Meeting Mrs. Arafat
By Darrin Zammit Lupi
With the body of Palestinian leader Yasser Arafat being exhumed as part of an investigation into whether he was murdered eight years ago, it was pretty clear that we were going to need some reaction from his widow Suha, who has lived in Malta for the past few years. A journalist from The Times, the local paper I also work for, and I fixed an appointment to meet her at her apartment in the seaside town of Sliema, a short drive from the capital Valletta. Coincidentally it’s only some hundred or so meters away from the spot where Fathi Shaqaqi, the founder of the Palestinian Islamic Jihad movement, was assassinated by Israeli Mossad agents in 1995.
Ms Arafat welcomed us into the bright and spacious seafront apartment. Sideboards and tables were full of framed photos of Yasser Arafat – some showing him with world leaders, others depicting him as a family man playing with his young daughter. She asked that I shoot the photos I needed before we started the interview, so my eyes immediately settled on a large painted portrait of her late husband, which I felt would make an ideal background.
Conversation was relaxed and friendly. I had the pictures I needed after shooting for a minute or two, so I sat down, enjoyed an exquisite cup of Arabian coffee prepared by her personal assistant, and listened in on the interview. The plan was to then get a brief comment from her on video afterwards.
She talked at some length about her memories of her husband and wanted to set the record straight that, contrary to what had been widely reported in the build-up to the exhumation, she had refused to allow an autopsy to take place in 2004, that she was never asked for permission and that his body was never in her possession, but that it was with the Palestinian Authority and was taken to Ramallah and buried there.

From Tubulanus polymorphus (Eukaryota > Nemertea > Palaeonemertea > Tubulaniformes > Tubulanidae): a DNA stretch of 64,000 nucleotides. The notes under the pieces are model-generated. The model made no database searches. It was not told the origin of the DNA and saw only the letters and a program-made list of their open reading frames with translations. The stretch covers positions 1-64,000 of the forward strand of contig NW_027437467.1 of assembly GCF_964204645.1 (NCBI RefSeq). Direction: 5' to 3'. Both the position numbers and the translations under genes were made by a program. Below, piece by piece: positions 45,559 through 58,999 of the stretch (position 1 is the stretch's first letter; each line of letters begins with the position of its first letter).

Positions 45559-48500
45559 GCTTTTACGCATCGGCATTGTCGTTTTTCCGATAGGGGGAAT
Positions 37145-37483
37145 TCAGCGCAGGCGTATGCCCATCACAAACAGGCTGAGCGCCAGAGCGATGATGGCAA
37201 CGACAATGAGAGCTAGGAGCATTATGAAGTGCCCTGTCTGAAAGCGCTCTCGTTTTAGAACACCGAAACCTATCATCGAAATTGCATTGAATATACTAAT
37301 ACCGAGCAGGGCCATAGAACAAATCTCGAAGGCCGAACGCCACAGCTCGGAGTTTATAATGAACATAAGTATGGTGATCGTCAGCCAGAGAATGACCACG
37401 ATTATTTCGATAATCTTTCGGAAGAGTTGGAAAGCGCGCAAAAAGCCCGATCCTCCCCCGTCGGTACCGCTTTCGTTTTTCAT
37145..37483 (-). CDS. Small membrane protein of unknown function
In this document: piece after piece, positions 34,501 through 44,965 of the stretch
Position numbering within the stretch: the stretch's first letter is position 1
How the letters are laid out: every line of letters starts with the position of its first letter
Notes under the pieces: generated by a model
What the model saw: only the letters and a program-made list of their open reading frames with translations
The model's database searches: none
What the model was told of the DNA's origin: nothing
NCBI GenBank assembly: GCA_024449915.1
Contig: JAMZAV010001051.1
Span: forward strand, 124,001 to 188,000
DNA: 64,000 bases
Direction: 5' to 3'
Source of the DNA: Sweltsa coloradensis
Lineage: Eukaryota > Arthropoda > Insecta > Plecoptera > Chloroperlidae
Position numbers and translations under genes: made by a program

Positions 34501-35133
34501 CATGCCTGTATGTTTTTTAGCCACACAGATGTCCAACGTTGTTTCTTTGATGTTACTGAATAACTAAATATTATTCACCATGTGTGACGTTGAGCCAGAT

The interview was interrupted intermittently by her ringing phones – “they hadn’t stopped all morning,” she sighed.
On the stroke of noon, she suddenly sprang up from the sofa and hurried to the next room and switched on her TV, inviting us to join her. She wanted to watch the wreath laying ceremony at Yasser Arafat’s mausoleum in the West Bank live on TV. She sat down on the sofa beneath a large landscape oil painting in her TV room just as the live transmission started on Palestinian TV. This was unexpected for us. My colleague and I never imagined we would have this kind of opportunity. We suddenly found ourselves witnessing a small slice of history, as this 49-year-old woman, wiping tears from her eyes, watched people she knew and recognized paying their respects at her husband’s tomb as his body was exhumed behind large blue tarpaulin sheets by an international team of forensic experts.
Convinced that she would ask me not to take pictures (the arrangement had been only for a few posed portraits before the interview) I nevertheless asked her if she would mind if I made some pictures. A lesson I learned a long time ago – if you don’t ask, you definitely won’t get. She nodded that she was fine with it and I immediately sensed that I was extremely privileged to be able to witness and document this historic but intimate moment. She then seemed to forget I was in the room, as her eyes glazed over and memories came flooding back to her – memories of a man the world knew and regarded as a freedom fighter, a terrorist, a statesman, the father of a people, but who she knew primarily as a loving husband and father to her daughter.